Even if the other side is deemed a separate entity, it might still qualify for sovereign immunity if it acts as if exercising sovereign authority. Certain functions have been found to be sovereign acts even if done by separate entities, especially when it comes to dealing with financial instruments. For example, issuing bank notes and regulating foreign exchange reserves have been found to be sovereign acts, but issuing letters of credit or promissory notes are not.
When drafting a contract between private and state entities, the "submission to jurisdiction" clause must be drafted so that the state specifically waives immunity and submits to the courts.
The submission to jurisdiction and the submission to enforcement must be made separately and explicitly. This will not be implied by the courts.
Care should be taken to ensure the person signing on behalf of the state has authority to do so and has authority to waive the states immunity from adjudication and immunity. It will not be enough to assume that diplomatic personnel or employees of a state-entity automatically have this right.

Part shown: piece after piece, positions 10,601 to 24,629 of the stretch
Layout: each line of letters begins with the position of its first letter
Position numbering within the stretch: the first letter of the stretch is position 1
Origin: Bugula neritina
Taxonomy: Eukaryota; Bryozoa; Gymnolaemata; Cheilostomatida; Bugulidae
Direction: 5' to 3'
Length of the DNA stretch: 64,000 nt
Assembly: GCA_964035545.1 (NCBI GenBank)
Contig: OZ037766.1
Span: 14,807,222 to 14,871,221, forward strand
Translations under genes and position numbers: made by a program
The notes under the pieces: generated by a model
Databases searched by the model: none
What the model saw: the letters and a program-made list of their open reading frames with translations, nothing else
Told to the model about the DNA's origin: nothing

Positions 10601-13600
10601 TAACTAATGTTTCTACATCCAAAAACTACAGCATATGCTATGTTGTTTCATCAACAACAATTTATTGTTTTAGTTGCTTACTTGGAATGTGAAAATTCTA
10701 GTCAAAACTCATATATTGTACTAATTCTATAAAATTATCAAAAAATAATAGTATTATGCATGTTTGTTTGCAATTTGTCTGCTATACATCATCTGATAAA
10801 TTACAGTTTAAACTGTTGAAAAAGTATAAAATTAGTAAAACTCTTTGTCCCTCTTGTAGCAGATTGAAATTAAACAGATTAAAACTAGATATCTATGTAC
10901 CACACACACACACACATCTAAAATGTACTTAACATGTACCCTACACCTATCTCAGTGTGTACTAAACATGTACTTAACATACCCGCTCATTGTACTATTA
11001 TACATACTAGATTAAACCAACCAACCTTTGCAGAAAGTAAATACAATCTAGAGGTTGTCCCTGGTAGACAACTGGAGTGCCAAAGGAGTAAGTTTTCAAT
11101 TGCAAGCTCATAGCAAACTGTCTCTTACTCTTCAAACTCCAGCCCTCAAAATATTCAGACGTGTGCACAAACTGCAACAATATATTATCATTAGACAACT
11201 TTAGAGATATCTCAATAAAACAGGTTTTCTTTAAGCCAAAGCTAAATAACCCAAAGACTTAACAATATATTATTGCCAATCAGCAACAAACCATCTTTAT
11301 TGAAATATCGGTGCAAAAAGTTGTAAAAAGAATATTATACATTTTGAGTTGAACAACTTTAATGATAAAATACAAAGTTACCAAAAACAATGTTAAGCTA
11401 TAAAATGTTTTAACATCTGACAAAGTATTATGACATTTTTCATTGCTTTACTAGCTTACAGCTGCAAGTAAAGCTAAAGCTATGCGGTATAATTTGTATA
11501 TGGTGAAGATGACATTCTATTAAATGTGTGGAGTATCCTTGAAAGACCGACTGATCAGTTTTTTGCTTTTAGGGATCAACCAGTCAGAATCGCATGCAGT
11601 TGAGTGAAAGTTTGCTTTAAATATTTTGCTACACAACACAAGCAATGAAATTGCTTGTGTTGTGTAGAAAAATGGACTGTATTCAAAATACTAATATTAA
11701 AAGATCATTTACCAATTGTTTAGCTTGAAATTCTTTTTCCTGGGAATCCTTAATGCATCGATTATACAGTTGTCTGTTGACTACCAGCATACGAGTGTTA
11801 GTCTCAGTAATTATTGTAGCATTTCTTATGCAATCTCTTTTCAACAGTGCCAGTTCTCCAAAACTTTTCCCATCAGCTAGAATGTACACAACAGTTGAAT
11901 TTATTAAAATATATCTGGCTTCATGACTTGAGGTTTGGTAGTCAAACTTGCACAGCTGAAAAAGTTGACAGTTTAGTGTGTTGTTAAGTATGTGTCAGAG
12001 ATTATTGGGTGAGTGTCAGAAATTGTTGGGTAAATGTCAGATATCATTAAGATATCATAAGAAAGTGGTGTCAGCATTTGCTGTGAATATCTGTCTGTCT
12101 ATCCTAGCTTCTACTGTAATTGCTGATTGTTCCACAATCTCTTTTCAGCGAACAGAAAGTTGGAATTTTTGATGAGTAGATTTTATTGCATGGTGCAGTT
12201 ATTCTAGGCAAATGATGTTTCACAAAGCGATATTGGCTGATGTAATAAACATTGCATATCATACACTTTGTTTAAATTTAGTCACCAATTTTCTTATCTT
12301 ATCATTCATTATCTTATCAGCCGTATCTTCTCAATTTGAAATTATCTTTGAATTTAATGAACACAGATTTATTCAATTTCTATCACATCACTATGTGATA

It is common for the state to waive immunity for itself and over its property so as to be clear that it is allowing enforcement against that property.
If possible, deal with separate entities as a way of mitigating the risk of sovereign immunity. However, When dealing with a separate entity, there is the risk the courts will find it an extension of the sovereign state anyway. Jurisdiction clauses should be drafted in line with those included in a contract with a sovereign state as a precaution.
When dealing with foreign banks that have links to the state, be careful the bank could not be found to be or acting as a central bank, as these enjoy higher levels of immunity. Look carefully at what activities they partake in and whether it could be considered an extension of the state.
Max Rossiter is a trainee solicitor at RPC.